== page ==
Manual therapy includes many techniques of which the most common is joint mobilization and manipulation. Mobilisation is a manual technique using repetitive passive movement of low velocity and varying amplitudes applied at different points through a range, while manipulation is defined as forceful smallamplitude, high-velocity movements of a joint often applied at the end of the range.62 Manual therapy is commonly used in clinical practice for OA with surveys revealing that 96% of Irish physical therapists63 and 64% of UK therapists64 include it in their management of patients with hip and knee OA, respectively. Despite its common usage, there is little research on the effects of manual therapy for the treatment of knee OA and few studies have evaluated it in isolation from other interventions, such as exercise. The efficiency of manual therapy and exercise in relieving pain and reducing physical disability in knee arthritis was demonstrated in a randomised controlled trial.65 The effect size reported was comparable to that seen following total knee joint arthroplasty. Two studies examining the effect of manual therapy on pain in knee OA demonstrated a hypoalgesia effect supporting a potential pain-relieving benefit of manual therapy.66,67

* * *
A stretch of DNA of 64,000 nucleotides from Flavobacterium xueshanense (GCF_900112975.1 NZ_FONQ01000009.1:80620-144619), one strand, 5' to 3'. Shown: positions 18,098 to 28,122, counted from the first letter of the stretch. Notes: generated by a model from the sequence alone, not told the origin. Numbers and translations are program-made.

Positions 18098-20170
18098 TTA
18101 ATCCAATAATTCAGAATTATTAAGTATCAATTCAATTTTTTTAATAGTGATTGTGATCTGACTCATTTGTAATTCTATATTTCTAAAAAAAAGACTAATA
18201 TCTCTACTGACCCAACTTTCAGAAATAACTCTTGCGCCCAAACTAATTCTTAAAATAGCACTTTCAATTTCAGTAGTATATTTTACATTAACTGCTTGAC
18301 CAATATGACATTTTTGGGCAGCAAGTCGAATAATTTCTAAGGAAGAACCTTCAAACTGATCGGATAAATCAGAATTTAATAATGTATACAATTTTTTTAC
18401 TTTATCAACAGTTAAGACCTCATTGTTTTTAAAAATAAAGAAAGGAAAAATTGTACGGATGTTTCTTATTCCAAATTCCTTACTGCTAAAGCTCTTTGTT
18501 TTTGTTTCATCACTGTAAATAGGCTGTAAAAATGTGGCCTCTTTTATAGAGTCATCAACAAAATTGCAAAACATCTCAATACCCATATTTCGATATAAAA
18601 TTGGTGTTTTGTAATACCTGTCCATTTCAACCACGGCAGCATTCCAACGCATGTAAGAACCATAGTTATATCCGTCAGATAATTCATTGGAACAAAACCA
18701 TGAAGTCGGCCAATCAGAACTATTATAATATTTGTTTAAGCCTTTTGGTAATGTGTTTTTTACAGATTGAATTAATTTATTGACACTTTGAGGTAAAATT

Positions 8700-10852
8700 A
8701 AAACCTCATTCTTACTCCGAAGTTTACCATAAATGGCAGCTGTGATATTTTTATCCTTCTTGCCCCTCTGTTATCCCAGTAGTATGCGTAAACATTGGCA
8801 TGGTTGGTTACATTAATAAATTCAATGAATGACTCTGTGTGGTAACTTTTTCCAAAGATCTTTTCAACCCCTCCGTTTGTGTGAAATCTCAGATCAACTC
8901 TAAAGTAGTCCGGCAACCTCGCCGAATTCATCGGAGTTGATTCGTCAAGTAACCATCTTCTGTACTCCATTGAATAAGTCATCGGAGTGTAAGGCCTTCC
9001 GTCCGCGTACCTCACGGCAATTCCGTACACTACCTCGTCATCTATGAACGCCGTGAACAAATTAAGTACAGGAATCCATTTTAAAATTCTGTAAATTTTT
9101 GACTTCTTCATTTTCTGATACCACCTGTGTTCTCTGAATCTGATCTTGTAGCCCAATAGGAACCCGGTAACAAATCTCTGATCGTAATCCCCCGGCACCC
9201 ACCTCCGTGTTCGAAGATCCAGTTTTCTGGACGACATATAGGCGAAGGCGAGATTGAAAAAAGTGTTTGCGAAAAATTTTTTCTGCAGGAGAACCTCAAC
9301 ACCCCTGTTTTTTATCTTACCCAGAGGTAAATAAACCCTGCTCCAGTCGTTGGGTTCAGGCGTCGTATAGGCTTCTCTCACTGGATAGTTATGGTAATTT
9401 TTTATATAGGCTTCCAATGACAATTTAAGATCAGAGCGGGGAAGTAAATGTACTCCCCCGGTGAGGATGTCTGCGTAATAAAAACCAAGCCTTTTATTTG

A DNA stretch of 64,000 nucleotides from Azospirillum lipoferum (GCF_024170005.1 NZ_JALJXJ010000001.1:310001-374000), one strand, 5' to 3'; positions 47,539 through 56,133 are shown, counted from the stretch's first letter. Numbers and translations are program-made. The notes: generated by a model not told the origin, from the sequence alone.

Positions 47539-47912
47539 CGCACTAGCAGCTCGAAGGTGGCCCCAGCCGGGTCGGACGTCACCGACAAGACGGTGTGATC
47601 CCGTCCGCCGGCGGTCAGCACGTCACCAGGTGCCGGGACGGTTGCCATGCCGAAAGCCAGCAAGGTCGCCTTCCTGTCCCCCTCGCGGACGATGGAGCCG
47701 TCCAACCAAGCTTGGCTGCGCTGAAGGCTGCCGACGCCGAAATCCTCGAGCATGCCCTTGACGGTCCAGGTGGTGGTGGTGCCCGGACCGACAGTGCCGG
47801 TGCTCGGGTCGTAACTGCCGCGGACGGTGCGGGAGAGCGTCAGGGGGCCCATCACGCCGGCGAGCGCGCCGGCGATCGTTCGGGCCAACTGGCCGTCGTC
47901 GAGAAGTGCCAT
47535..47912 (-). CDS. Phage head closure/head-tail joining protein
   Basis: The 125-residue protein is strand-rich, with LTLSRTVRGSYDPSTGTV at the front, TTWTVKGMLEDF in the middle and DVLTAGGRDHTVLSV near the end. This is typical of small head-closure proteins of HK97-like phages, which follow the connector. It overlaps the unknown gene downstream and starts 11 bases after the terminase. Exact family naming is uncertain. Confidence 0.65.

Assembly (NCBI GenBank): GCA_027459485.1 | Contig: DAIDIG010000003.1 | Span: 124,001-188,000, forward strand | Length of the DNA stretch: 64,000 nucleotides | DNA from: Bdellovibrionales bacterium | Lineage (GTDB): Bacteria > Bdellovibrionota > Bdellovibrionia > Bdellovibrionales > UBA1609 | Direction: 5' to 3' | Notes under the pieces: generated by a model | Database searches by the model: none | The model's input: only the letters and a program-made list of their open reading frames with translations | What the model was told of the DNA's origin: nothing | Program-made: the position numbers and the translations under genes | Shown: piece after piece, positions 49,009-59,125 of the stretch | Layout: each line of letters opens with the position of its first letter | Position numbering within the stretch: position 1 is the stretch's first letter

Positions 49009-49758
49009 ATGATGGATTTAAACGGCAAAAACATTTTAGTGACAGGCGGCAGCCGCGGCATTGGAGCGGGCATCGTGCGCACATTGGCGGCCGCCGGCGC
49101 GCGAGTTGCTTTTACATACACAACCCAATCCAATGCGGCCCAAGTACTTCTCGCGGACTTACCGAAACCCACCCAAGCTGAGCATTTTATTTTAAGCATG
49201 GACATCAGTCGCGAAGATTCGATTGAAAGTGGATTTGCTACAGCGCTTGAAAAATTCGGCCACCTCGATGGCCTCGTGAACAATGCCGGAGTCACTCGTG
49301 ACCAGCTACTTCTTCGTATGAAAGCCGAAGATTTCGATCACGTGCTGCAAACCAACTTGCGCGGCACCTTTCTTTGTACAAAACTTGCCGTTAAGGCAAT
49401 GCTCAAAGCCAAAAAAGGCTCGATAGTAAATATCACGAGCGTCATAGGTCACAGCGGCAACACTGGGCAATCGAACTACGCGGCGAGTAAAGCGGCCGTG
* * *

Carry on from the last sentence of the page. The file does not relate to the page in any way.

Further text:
There is evidence to indicate that physiotherapy interventions can reduce knee pain and improve function in those with knee OA. Physiotherapy treatments aim to dissipate knee joint load, alter lower limb alignment, improve range of motion and restore normal neuromuscular function. Patients’ responses vary and further research is required to determine which subgroups are most likely to respond to which treatments.No single physiotherapy intervention has shown to provide superior results over the other and it is likely that a combination of treatments is most effective. There is some evidence that physiotherapy in combination with other management strategies, such as weight loss68 and attention to psychological factors69 may provide more significant outcomes than any one of these in isolation. An individual approach to patient management is needed to determine which treatments are most appropriate for each patient.
1 Conaghan PG, Dickson J, Grant RL (2008) Care and management of osteoarthritis in adults: summary of NICE guidance. BMJ 336, 502–3.